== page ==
improved qualities of work life programmes, joint consultative councils and quality control
circles are all programmes that have been introduced since the eady 1 990s to increase the
productivity and enhance performance of the private sector. The Malaysian government
1
2
machinery on the other hand has also made great efforts towards achieving one of its cherished
goals of establishing a highly productive and efficient public sector through the introduction
of policies that would lead to its improvement. All these actions are testimony to the fact that
the government places high premiums on attaining a very effective and efficient economy.
The government believes that these policies and techniques have many potential benefits such
as improved morale, increased performance, quality production among others. These efforts
could assist in creating a satisfied and highly committed workforce (Anthony, 1978; Erez,
Earley, and Hulin, 1985; Lawler, 1986).
The emphasis on quality production in most private sector organisations and industries
seems to focus on the individuals' performance, output and achievement. Therefore, if
Malaysia is to develop into an industrial nation, she would have to depend on the performance
of the operative employees who form the majority of the work force in the industries. The
survival of the industries in many ways depends on the retention and performance of this
category of workers. As a result, the goal of the public sector and in particular the private
sector in Malaysia should be to encourage individual organisational members to engage in a
kind of behaviour that will produce optimum performance for the organisation. Since the
behaviour of the employees is the primary course of management, it is essential that managers
have an understanding of the factors that influence the behaviour of the individuals they
manage at the work place. It is therefore, logical that interest in the study of the operators' job
performance, their job satisfaction and their organisational commitment be of great concern
3
to managers because it is critical for the productivity of organisations, the industries and the
country as a whole.
The Prime Minister, Dato Sri Dr. Mahathir Mohammad in recognising that people are
going to be the country's ultimate resource has stressed in vision 2020 that Malaysia must
place its fullest emphasis on human resources development (HRD). The same theme is
strongly emphasised in the Second Perspective Plan 1991 - 2000 (OPP2). As a result, the
Ministry of Human Resources in Malaysia in trying to improve the human resources of the
country conducted studies to identify factors that influence human productivity and
performance. Elsewhere also, researchers are still working on ways of developing a better
understanding of work performance (Cherrington, 1987, 1991; Davis and Newstrom, 1989;
Luthans, 1989; Robbins, 1989).
Many researchers have propounded various theories on work motivation. A few of
them differ in what they implicitly suggest managers should do to obtain the most effective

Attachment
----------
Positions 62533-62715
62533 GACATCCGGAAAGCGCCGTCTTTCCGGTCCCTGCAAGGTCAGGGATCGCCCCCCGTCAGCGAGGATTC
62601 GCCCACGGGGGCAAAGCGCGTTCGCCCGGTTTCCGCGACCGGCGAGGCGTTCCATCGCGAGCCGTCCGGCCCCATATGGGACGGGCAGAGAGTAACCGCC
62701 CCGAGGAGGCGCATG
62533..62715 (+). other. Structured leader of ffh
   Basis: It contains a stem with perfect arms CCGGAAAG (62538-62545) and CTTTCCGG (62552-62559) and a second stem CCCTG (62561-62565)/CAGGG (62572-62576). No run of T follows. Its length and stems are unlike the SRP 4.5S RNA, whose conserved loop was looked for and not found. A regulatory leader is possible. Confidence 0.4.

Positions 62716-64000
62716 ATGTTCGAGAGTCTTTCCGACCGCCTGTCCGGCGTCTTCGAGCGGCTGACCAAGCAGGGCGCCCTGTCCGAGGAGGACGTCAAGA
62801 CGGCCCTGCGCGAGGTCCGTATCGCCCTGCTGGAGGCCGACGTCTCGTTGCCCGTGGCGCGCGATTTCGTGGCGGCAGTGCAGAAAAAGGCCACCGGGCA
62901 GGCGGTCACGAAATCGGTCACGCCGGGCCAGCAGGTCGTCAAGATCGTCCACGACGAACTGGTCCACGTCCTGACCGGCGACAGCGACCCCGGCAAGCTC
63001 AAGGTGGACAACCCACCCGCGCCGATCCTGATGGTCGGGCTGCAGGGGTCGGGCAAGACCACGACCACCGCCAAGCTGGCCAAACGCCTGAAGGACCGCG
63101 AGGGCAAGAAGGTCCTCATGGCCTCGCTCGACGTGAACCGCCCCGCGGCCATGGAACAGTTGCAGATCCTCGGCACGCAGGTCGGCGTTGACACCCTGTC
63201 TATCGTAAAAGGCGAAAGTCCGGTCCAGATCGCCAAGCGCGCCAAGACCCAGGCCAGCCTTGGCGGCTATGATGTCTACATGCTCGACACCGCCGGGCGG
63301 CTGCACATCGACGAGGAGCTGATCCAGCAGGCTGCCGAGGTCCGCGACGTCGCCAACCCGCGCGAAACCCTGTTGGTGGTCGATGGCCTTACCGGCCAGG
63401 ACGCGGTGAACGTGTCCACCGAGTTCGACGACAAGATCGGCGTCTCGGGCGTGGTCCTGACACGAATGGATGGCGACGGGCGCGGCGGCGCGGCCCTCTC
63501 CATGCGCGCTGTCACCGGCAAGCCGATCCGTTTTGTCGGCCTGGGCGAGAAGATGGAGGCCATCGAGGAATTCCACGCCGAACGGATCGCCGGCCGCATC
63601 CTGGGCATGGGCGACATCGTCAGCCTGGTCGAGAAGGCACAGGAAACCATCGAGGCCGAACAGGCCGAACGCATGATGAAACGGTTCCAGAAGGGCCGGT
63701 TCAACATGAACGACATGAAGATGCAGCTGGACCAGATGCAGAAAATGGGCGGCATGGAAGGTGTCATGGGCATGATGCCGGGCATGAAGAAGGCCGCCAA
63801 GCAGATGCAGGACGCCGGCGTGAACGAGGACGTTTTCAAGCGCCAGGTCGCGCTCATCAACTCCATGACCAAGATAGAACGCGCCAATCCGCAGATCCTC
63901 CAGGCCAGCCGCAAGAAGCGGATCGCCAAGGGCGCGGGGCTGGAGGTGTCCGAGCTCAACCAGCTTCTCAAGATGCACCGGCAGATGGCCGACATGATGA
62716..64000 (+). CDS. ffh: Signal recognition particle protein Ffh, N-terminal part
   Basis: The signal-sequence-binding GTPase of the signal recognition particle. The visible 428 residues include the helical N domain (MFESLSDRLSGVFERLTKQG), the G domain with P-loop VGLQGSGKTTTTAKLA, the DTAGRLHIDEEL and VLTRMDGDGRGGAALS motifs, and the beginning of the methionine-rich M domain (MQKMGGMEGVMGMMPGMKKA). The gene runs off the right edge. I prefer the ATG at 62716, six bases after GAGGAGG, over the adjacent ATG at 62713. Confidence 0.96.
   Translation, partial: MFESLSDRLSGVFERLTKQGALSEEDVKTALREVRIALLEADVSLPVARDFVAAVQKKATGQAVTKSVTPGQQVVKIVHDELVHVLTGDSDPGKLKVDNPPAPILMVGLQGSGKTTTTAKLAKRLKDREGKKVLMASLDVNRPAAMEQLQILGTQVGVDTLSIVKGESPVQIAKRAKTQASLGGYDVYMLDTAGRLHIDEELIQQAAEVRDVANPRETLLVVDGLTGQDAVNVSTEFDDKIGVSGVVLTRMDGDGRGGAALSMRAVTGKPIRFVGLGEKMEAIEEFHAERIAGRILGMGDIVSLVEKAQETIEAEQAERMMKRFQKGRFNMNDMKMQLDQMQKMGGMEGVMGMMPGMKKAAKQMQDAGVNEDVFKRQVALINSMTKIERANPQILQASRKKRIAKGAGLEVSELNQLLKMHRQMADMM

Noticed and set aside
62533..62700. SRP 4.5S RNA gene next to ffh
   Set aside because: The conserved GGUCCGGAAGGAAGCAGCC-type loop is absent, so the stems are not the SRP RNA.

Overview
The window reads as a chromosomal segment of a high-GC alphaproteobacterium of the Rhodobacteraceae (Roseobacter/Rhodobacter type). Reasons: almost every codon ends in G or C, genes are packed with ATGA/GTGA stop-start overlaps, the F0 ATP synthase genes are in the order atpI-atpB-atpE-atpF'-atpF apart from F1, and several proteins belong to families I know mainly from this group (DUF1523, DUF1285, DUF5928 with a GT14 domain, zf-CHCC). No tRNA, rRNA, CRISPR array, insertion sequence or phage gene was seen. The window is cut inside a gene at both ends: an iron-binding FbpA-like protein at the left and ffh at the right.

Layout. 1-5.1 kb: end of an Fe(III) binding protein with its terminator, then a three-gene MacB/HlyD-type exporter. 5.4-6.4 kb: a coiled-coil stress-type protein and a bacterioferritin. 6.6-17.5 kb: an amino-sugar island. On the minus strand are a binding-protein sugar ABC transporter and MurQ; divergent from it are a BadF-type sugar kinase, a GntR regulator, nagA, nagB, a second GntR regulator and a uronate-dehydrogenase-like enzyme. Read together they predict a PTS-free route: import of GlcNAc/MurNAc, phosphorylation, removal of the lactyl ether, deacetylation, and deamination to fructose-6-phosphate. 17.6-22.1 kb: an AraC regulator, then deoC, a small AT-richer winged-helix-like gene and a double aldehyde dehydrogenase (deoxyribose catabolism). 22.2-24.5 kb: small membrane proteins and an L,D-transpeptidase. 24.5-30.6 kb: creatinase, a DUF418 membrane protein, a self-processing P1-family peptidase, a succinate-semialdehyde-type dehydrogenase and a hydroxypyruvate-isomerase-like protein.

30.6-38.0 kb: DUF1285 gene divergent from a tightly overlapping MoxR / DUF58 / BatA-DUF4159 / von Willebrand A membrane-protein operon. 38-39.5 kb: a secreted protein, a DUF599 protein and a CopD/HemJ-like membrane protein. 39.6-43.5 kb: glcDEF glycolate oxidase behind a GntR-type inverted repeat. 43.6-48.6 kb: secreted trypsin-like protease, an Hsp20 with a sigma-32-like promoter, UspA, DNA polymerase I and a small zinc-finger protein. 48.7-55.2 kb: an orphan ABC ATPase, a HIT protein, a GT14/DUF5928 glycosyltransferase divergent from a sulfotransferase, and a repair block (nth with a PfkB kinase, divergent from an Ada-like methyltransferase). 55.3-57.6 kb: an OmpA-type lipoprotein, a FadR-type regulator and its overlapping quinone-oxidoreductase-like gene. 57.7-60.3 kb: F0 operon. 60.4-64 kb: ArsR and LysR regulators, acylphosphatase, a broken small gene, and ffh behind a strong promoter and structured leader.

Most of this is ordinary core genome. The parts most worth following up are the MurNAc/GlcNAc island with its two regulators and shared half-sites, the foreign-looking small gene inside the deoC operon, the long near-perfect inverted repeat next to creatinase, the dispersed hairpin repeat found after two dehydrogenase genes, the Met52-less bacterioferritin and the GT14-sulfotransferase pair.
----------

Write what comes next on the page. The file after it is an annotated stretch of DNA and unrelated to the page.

performance from their employees. The literature on organizational effectiveness has shown
that the achievement of an organisational goal would depend to a large extent on its human
resources (employees). It would also depend on the emphasis on the behavioural requirements
of the organisation in pursuing its goal. Thus several factors have been identified in
organisational literature that are related to behaviour at work. Some of these factors are
personal in nature, organizational, job and role related. It is also recognised that various
4
aspects of human behaviour exist at work that an organisation has to deal with in order to
achieve organisational goals.
A good amount of research work has focused on the field of motivation to seek
possible connections between job attitudes, particularly organisational commitment, job
satisfaction and various job outcomes. Researchers, industrial psychologists and labour
economists have emphasised the relationship between job satisfaction and other work
outcomes. But how an employee's level of satisfaction influences job performance has also
been a major task for researchers to work on. Since Malaysia is a newly industrialised country
with many multinational companies, the researcher carried out the study in six of the industries
to investigate some of the questions that still remain unanswered. These questions were: a)
how does organisational commitment influence job performance? b) how can job performance
be increased beyond normal compliance levels? c) under which influence of the job would
employees perform well? and d) does organisational commitment influence job performance
through its interaction with the facets of job satisfaction as intervening variables?
Statement of the Problem
Job performance and organisational commitment have been subjects of great interest
to investigators of organisational theories, business executives and practising managers. This
is because committed employees are normally high performers and are therefore highly
productive (Porter, Steers, Mowday and Boulian, 1974; Steer, 1977; Hunt, Chonko and Wood,